“What could happen is, we will bring really good deals before the investors, who might happen to be women or minorities,” she said.
The concept, referred to as “affinity investing,” has been around for decades, said Jeffrey Sohl, director of the Center for Venture Research at the University of New Hampshire. Notre Dame angels would find other Notre Dame people, for example.
There aren’t many investment firms or angel networks for minorities. But women-focused firms, such as Golden Seeds in Philadelphia and Seraph Capital Forum in Seattle, have gained traction over the past decade, Sohl said.
Stephens said she did not want investors to see the Diversity Fund necessarily as a tool to give a leg up. It’s as much a smart investment as anything, she said.
Overlooked get results
Backers say there is plenty of opportunity.
A September 2008 Kauffman Foundation report mentions “minority-oriented” venture capital investments started after 2001 and exited before 2006 had an “impressive” 29.1-percent internal rate of return.
And an American Express study showed the number of women-owned businesses increasing 50 percent from 1997 to 2011 while the overall rate was only 34 percent.
“A lot of companies run by women are more successful,” said Mitchell, of the Kauffman Foundation. “My bet is, if we’re betting, I’d bet on women.
“I don’t think it’s a dumb thing to do. I might not have said that five years ago. … We have a lot of data that show that women in leadership roles of these companies bring more successful companies to bear.”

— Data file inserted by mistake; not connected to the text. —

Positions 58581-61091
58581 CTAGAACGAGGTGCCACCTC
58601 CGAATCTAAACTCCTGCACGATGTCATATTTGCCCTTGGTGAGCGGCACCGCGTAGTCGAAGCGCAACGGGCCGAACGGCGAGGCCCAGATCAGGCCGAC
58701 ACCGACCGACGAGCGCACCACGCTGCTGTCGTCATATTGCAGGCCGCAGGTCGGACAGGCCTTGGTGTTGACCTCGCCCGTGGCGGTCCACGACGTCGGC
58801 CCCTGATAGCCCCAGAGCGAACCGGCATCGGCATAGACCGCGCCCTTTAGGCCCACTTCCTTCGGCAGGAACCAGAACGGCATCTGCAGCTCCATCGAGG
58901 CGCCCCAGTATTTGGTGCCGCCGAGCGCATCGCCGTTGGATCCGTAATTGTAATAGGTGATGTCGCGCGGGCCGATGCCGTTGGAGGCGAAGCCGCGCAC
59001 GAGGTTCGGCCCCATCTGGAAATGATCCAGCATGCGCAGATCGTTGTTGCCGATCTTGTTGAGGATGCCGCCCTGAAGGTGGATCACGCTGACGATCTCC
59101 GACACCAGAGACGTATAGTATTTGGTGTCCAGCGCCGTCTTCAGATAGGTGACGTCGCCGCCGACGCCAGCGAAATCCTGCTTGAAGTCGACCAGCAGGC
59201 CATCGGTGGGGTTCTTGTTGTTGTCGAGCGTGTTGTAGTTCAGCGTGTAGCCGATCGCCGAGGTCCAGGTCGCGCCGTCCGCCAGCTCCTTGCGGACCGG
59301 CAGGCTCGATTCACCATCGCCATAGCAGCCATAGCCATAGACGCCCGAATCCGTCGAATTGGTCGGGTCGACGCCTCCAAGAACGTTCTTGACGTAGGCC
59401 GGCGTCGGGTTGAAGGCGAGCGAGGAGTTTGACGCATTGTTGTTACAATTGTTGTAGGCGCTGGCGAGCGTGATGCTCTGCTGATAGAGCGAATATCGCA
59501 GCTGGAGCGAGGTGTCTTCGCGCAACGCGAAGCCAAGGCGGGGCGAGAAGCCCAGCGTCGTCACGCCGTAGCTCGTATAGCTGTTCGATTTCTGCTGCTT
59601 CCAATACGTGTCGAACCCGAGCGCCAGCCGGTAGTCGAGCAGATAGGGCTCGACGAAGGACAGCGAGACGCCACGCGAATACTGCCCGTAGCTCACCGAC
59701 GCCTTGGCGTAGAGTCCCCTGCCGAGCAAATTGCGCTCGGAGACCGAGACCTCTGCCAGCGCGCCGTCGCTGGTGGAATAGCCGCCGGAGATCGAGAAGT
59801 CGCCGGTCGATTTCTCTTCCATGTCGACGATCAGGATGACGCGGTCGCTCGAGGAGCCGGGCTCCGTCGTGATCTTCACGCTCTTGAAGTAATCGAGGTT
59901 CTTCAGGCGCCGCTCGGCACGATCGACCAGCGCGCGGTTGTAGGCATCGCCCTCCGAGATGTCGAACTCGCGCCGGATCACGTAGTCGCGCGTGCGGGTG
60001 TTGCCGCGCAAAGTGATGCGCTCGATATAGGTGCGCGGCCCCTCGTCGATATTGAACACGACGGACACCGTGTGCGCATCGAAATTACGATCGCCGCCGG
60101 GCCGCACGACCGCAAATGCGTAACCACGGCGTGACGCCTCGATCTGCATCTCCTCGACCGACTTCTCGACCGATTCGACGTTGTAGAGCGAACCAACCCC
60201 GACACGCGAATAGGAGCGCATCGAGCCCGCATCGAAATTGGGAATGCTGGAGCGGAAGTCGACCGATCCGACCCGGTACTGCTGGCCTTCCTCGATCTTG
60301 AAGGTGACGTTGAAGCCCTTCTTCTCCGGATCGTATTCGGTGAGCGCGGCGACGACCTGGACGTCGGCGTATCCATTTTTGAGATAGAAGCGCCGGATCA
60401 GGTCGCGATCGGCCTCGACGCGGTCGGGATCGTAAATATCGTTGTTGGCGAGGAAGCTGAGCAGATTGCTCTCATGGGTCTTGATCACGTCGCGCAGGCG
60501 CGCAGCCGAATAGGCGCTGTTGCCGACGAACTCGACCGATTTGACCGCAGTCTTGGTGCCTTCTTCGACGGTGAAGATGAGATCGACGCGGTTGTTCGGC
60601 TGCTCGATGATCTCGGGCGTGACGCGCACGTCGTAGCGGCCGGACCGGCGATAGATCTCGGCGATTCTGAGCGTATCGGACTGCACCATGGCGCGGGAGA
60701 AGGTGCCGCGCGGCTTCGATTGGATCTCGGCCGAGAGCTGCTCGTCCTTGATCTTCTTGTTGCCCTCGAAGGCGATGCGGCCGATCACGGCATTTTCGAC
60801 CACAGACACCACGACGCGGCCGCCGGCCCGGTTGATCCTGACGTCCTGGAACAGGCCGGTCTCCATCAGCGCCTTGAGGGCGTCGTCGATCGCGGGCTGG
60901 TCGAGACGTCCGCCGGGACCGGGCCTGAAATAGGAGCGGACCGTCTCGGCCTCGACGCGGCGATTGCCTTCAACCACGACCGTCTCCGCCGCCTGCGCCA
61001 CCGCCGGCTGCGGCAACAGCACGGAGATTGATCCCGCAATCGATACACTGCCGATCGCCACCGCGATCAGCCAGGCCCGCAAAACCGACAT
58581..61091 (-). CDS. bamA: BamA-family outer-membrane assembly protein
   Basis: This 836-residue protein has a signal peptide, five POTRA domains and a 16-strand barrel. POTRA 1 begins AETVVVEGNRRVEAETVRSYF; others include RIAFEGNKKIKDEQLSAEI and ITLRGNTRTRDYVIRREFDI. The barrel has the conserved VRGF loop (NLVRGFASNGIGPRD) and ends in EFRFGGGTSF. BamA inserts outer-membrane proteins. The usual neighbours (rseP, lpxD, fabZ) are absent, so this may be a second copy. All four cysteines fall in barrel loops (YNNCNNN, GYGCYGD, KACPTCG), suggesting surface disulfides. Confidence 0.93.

Sohl cautioned it can be hard to accurately gauge investment returns because a lot of results become discombobulated by small pools of data, especially for minority-owned businesses.
“Having said that, some of the research we did does show that women actually do pretty well, not in return rates, but in terms of survivability,” Sohl said.
Whether a company will stay open is a big consideration for one of the riskiest types of investments, considering as many as 75 percent of all venture-backed startups fail, according to a Harvard Business School professor’s research.
Clark said he could not discuss Elevate’s own return rates because the firm, at less than 2 years old, has not exited any of its investments.
Applications roll in
Applications for the Diversity Fund began rolling in after IEDC announced the fund in early June, Clark said. The fund is large enough to support six to eight companies, maybe 10.
Those who don’t receive money could still receive help from Elevate, he added.
The firm, as part of its economic development mission, frequently kicks investment leads to other potential financiers if it passes on a deal.
Elevate had found two or three companies as of early June that “look pretty promising,” Clark said earlier this month.
Team Cruiser’s Barney suggested Elevate consult with minority business owners, like himself, to guide themselves to deals.
“You’ve got to get people involved who understand the scaling of the business,” he said. “If I had $3 million, I’d do it. And I wouldn’t even blink.”•